Israel’s Promedis GM and 6 Doctors Arrested for Issuing 1 000’s of Fraudulent Medical Cannabis Prescriptions to the “Highest Bidder”!
Police arrested 11 people, including the GM of Israel’s medical group Promedis and six doctors, who are alleged to have issued thousands of medical cannabis licenses “without justification”. Those arrested are out on bail, but now a row is erupting over how the affected medical patients are going to continue getting their medication or how they are going to get their money back.
Promedis GM Sivan Gal Shalom is being investigated for being the head of a “ponzi scheme” involving the issuing of thousands of permits for medical cannabis in Israel without following due process.
Shalom is under house arrest after being one of 11 people arrested on 5 December 2022 after Israeli investigators believed they had enough evidence to prove there was a major medical cannabis scam underway.
Police say that up to 17 million shekels may have been forked out by thousands of Israeli medical cannabis patients who believed they were part of a legitimate medical cannabis service. Promedis allegedly offered patients renewed certificates and higher quantities of cannabis at higher price points, which police say is illegal. Police also believe Promedis prescriptions were being used to deliver cannabis to illegal dealers who then sold product on for a profit.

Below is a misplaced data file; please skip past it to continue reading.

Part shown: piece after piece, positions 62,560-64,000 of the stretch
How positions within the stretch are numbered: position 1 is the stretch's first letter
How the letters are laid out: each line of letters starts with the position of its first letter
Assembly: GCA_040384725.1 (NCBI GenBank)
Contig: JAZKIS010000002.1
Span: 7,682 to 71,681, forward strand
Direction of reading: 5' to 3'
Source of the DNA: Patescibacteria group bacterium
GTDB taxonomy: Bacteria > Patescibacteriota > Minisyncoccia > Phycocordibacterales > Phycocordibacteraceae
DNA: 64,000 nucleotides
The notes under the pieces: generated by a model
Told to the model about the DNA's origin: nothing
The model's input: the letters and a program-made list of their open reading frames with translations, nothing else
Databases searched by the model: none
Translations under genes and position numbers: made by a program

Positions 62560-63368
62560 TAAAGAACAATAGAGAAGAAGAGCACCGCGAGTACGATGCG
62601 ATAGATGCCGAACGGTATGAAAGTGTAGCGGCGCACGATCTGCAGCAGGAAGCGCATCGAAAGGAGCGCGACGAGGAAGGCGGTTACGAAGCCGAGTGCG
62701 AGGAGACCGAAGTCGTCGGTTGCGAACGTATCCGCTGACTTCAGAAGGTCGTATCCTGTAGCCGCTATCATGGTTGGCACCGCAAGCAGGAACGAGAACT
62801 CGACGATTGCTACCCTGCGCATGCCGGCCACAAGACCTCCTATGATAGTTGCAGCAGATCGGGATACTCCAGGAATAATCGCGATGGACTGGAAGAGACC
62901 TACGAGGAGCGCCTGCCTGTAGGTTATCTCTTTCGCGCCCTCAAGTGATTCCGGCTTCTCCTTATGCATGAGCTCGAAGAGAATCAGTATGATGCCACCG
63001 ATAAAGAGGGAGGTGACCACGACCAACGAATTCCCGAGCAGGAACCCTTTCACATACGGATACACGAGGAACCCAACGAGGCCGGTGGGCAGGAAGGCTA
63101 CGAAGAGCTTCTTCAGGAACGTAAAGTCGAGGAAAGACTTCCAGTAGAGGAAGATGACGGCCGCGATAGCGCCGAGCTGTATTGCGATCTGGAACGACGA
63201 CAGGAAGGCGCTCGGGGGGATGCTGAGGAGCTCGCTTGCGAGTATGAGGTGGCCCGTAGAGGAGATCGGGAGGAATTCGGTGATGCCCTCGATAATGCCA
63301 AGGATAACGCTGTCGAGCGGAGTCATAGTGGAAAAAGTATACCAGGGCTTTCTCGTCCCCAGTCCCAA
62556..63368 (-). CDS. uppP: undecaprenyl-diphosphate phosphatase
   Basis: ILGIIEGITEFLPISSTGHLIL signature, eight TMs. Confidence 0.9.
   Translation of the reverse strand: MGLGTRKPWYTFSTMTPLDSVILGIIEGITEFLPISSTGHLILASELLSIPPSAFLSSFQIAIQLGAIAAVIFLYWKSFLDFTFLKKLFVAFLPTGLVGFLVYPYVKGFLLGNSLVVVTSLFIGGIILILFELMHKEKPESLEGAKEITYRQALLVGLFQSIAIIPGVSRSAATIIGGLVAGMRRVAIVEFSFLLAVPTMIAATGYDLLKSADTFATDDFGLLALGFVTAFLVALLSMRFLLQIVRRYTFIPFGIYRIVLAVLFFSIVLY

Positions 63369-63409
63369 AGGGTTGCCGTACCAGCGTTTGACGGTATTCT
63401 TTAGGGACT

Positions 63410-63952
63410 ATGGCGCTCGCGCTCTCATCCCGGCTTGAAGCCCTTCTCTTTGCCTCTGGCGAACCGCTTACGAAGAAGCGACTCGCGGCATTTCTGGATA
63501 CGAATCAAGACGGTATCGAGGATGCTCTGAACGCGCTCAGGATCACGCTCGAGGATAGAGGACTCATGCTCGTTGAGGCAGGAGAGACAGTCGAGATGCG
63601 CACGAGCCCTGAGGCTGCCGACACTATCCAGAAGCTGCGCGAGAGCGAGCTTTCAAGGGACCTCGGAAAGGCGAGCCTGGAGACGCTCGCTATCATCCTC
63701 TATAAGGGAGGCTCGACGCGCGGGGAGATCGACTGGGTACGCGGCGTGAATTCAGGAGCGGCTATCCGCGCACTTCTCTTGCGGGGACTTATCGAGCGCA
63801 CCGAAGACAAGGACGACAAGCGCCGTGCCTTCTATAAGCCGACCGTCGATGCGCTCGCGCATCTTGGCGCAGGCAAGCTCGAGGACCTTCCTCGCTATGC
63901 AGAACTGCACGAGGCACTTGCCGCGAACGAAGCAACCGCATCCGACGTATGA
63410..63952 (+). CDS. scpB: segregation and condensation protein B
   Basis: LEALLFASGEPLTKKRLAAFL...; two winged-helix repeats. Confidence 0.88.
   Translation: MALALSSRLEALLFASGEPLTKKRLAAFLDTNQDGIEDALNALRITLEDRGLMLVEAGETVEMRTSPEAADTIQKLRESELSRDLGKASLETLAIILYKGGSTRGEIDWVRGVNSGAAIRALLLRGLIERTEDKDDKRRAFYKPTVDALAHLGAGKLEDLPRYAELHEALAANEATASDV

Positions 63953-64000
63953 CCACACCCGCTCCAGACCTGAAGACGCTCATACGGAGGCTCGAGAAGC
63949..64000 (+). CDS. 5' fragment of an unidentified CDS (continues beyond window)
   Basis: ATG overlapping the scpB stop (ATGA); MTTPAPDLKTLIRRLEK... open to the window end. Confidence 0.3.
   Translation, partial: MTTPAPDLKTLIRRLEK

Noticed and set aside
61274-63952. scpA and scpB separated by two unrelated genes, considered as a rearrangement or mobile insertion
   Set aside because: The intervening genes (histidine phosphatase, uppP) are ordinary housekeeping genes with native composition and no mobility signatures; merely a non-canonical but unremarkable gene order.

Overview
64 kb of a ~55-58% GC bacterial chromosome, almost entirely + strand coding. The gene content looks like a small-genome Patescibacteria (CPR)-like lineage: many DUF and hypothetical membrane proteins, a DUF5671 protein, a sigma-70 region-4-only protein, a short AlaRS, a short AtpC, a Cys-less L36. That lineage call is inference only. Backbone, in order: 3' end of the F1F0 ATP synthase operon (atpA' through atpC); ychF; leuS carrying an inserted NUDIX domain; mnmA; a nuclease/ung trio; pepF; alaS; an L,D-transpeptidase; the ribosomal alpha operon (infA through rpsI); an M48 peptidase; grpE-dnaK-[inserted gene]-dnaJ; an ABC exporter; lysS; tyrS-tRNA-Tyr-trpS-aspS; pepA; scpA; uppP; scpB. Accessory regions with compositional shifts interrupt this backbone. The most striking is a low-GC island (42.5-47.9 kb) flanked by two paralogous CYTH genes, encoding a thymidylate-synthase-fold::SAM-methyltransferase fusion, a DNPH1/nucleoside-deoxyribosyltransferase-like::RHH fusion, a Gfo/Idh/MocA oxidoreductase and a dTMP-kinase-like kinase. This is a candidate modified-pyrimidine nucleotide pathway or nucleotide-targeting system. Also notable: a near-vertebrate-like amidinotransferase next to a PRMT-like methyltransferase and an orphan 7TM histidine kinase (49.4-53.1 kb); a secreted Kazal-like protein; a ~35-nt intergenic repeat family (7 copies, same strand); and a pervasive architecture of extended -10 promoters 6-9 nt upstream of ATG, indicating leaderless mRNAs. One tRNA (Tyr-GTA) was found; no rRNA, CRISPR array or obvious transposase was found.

Promedis has described itself as the “Israeli center for the exercise of medical cannabis rights”. Shalom’s mother, Menes Ziona, is the 100% owner of Promedis.
Shalom has maintained her innocence and says all patients will be refunded pending the outcome of investigations but accuses police of preventing her from accessing bank accounts and therefore cannot return funds to the patients. At this stage, she told the Times of Israel, she does not have a medical solution for patients who are "stuck" in the middle of the process.
The Middle East Monitor said the Cybercrime Unit under Lahav 433 began an undercover investigation into doctors and other suspects last year with the help of the Tax Authority and the state prosecutor's office.
"The investigation revealed that some of the suspects advertised online and via the Telegram social media platform, a service for the sale of medical cannabis licences, which arrived to their customers within 24 hours and without the requirement to produce a medical history record," the statement said.
Eran Shefi, chief of the Cybercrime Unit of Lahav 433, said: "Undercover investigation discovered a network of doctors and brokers who worked to illegally issue licences in exchange for thousands of shekels per licence."
The customers used the permits to obtain medical marijuana from authorised pharmacies.